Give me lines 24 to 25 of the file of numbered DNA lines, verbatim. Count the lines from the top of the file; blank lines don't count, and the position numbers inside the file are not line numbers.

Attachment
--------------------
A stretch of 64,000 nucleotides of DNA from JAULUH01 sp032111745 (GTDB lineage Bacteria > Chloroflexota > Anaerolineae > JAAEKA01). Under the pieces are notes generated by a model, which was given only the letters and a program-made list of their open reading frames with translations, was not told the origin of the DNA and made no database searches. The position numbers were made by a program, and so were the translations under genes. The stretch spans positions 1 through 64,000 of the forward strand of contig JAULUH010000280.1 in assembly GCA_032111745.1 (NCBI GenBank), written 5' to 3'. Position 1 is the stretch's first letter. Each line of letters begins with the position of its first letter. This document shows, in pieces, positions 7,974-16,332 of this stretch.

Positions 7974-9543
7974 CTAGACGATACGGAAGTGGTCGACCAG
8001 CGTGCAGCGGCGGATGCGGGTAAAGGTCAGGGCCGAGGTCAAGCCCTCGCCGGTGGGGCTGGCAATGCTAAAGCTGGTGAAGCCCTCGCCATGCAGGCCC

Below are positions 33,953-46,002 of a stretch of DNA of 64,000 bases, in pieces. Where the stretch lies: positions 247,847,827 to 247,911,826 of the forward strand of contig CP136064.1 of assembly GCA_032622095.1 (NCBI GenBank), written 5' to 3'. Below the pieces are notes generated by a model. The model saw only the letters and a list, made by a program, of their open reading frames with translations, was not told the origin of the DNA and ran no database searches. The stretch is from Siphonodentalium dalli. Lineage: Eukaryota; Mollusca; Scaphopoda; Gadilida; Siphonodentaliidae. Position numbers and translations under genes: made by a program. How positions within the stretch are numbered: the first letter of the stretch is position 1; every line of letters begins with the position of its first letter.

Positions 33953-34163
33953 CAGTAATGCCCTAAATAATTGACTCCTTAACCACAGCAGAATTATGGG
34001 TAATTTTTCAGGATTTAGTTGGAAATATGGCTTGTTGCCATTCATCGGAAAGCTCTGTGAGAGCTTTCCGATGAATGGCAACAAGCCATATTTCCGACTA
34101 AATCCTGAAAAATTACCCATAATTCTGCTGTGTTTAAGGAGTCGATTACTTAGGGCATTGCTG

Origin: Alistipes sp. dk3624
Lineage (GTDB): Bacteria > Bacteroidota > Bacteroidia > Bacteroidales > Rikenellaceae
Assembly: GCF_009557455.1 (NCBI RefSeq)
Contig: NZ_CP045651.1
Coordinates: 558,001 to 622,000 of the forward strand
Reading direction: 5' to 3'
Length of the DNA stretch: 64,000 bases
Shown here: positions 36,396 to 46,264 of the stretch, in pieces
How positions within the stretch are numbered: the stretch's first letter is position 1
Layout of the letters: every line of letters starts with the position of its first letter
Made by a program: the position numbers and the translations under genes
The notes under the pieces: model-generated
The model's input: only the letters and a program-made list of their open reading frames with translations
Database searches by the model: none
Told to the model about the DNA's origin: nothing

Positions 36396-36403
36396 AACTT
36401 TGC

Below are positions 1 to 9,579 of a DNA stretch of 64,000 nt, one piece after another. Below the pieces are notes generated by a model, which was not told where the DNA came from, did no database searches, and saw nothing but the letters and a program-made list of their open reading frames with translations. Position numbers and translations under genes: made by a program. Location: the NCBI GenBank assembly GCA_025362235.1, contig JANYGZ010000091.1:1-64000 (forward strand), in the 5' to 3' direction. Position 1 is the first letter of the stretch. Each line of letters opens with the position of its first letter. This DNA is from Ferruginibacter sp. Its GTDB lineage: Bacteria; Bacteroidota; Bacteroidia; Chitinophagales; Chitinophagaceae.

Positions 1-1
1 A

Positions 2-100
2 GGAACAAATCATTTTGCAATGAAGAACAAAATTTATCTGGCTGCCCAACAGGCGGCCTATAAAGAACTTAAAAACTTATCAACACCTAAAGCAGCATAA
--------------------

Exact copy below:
Told to the model about the DNA's origin: nothing

Positions 36396-36403